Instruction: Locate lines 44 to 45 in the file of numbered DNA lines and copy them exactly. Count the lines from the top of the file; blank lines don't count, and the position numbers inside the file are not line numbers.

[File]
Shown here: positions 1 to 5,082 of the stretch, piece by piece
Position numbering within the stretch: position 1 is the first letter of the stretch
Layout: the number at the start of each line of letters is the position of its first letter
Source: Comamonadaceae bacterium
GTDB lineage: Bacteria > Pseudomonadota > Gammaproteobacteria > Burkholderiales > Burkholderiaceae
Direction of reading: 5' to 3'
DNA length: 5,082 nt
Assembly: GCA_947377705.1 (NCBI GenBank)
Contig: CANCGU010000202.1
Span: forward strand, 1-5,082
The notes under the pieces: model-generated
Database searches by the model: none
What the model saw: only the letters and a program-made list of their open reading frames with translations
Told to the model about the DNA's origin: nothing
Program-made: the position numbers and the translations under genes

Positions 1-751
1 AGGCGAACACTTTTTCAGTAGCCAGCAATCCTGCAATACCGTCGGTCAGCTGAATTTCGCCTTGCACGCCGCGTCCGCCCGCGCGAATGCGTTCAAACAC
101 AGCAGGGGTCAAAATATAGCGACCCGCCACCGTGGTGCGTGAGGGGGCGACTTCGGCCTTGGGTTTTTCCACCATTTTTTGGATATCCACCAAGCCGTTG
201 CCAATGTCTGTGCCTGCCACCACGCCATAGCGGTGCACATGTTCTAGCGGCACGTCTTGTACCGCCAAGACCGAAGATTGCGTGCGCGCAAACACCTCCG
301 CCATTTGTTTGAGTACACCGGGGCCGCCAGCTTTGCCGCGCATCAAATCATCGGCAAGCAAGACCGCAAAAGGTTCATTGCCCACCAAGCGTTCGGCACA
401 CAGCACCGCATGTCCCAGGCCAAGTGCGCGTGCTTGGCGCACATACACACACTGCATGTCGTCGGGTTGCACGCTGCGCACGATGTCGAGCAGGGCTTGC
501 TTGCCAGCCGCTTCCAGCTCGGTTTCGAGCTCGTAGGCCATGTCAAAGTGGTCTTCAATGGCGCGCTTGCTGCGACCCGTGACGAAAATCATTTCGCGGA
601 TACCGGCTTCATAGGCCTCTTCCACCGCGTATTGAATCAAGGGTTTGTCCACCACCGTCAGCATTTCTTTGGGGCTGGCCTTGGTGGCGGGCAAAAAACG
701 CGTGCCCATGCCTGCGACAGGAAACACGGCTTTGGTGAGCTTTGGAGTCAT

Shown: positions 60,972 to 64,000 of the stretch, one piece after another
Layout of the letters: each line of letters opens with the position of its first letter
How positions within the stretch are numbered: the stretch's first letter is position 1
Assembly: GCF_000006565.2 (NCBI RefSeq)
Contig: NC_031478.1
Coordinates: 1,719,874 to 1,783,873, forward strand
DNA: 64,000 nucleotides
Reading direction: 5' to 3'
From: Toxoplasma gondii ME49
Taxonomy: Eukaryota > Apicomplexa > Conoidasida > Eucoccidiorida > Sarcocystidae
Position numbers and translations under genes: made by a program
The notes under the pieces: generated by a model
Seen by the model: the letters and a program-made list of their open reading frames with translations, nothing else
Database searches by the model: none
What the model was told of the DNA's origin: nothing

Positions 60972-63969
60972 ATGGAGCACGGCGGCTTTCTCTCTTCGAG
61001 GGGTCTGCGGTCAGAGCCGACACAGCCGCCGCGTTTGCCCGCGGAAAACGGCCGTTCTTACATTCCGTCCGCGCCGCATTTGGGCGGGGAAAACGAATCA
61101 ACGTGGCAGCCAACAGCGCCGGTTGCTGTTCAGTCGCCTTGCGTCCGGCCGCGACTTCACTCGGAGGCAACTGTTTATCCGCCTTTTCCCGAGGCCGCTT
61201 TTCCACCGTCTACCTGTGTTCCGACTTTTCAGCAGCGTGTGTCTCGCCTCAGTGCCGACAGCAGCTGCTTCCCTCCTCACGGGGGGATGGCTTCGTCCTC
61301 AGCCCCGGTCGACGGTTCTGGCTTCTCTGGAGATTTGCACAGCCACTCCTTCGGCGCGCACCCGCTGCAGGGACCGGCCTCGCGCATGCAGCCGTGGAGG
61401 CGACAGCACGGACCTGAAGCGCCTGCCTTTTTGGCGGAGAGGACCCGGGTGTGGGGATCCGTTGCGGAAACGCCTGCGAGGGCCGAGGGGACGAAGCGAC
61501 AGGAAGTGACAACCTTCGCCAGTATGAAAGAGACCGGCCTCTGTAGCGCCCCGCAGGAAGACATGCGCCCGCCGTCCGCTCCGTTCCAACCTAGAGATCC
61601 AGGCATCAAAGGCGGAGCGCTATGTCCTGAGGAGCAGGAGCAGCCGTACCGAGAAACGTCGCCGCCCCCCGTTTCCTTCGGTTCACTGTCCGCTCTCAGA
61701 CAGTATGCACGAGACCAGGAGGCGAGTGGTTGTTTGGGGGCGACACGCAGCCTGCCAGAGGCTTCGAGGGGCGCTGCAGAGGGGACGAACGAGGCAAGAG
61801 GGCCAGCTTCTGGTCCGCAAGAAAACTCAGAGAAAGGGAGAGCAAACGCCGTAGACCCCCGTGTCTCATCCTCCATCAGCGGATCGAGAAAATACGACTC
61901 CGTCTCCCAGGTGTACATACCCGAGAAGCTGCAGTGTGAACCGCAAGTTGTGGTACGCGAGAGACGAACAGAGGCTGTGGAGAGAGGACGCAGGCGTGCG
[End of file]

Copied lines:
61201 TTCCACCGTCTACCTGTGTTCCGACTTTTCAGCAGCGTGTGTCTCGCCTCAGTGCCGACAGCAGCTGCTTCCCTCCTCACGGGGGGATGGCTTCGTCCTC
61301 AGCCCCGGTCGACGGTTCTGGCTTCTCTGGAGATTTGCACAGCCACTCCTTCGGCGCGCACCCGCTGCAGGGACCGGCCTCGCGCATGCAGCCGTGGAGG